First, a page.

Walt Disney's Peter Pan


Tips for "Walt Disney's Peter Pan"

As You Read:

Has your child read or seen any adaptations of the story of "Peter Pan"? How do they match up with this book? Encourage your child to compare and contrast the illustrations, story and any other elements that jump out at him/her. 

 

Extending the Story:

Act it out! Go on  a hunt around your home and create a peter pan costume for your child. Then see if you can find some elements to put together a captain Hook costume and any other characters that you'd like in the story. Then, go for it! If your child doesn't want to play the role, you can reenact the story using stuffed animals or figurines and allow him/her to use their imagination to possibly create new story lines or characters. 

And if your child hasn't seen one of the film adaptations, have a movie night and pop it it! We absolutely love the 1953 cartoon version, so even if you have seen it together before, watch it again after having read the story and talk about it afterward.


Other Useful Tips

Before You Begin Reading, Preview the Story and Discuss

Take a moment to explore the cover and illustrations and give your child a chance to make observations and predictions before beginning the read-through. Throughout this guide, there are several questions and prompts that you can use as you read, so feel free to spread them out across multiple readings. Use prompts and questions like:

  • What is happening on the cover?

  • What do you think the story will be about based on the title and the cover?

  • {Flip to an illustration} What do you think is happening in this picture?

 

As You Read, Explore New Vocabulary

Whether you're reading the story or your child is reading it him/herself, take time to stop whenever s/he comes across a new word. Read the word slowly several times as you underline the word with your finger. Then, ask your child what s/he thinks the word might mean. Instruct him/her to use the words and illustrations surrounding it to try and glean the meaning. Work together to discover the word's meaning, and then try to integrate it into your daily conversation to help reinforce these new vocabulary words.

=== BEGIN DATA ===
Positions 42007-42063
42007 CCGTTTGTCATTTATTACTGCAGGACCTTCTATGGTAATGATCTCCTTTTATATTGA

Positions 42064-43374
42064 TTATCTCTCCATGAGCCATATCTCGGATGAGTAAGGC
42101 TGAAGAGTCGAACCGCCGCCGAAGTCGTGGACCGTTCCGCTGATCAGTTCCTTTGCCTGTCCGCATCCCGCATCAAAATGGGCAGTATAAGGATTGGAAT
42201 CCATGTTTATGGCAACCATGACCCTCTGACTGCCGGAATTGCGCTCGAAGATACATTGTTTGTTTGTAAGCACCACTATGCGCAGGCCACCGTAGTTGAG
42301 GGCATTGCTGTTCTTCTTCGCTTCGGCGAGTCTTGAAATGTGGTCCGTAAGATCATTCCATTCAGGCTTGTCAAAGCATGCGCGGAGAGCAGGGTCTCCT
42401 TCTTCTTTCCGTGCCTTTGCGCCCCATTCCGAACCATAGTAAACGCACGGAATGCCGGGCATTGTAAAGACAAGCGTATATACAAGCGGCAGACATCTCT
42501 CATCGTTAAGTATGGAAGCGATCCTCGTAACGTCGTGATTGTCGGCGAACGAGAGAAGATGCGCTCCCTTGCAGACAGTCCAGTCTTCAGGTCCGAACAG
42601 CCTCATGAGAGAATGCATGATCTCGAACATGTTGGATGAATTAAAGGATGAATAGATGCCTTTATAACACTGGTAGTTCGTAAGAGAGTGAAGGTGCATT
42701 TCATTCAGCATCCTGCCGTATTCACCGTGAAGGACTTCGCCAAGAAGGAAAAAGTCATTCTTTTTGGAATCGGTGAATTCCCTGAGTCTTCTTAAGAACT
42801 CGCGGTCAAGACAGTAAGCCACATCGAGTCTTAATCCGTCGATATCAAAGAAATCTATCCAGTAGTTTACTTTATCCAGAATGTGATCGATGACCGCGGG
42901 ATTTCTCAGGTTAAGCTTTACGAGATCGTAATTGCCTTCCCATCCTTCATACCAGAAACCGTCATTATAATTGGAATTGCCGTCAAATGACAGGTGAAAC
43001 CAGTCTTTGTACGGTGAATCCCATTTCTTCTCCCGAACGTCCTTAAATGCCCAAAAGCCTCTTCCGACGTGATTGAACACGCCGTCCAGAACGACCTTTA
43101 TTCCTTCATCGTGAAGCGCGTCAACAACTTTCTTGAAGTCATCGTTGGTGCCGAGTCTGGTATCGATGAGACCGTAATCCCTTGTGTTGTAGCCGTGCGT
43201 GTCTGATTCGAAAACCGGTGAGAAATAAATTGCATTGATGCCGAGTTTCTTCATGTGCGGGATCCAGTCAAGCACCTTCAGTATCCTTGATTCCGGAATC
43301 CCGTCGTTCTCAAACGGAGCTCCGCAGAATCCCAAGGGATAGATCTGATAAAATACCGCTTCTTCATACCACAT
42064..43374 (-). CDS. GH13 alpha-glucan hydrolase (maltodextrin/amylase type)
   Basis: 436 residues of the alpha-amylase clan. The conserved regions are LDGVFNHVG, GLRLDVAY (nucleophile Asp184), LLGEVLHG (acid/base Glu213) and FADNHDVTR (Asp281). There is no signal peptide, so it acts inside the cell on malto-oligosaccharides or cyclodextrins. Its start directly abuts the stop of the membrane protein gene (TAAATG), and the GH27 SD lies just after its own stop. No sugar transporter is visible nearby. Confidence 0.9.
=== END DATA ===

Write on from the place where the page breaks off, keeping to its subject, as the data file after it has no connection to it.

After Reading, Make Connections

To ensure comprehension, ask your child about what happened in the book. Who were the main characters, and where were the primary settings? What happened and why did those things happen in the story? Ask your child the following questions to further explore his/her understanding of the book:

  • Did you like that story? What was your favorite part? Why?

  • What lesson do you think the main character(s) learned?

  • What does {vocabulary word} mean?

  • {Discuss alternatives to the storyline} What would have happened if...?

  • I wonder why...

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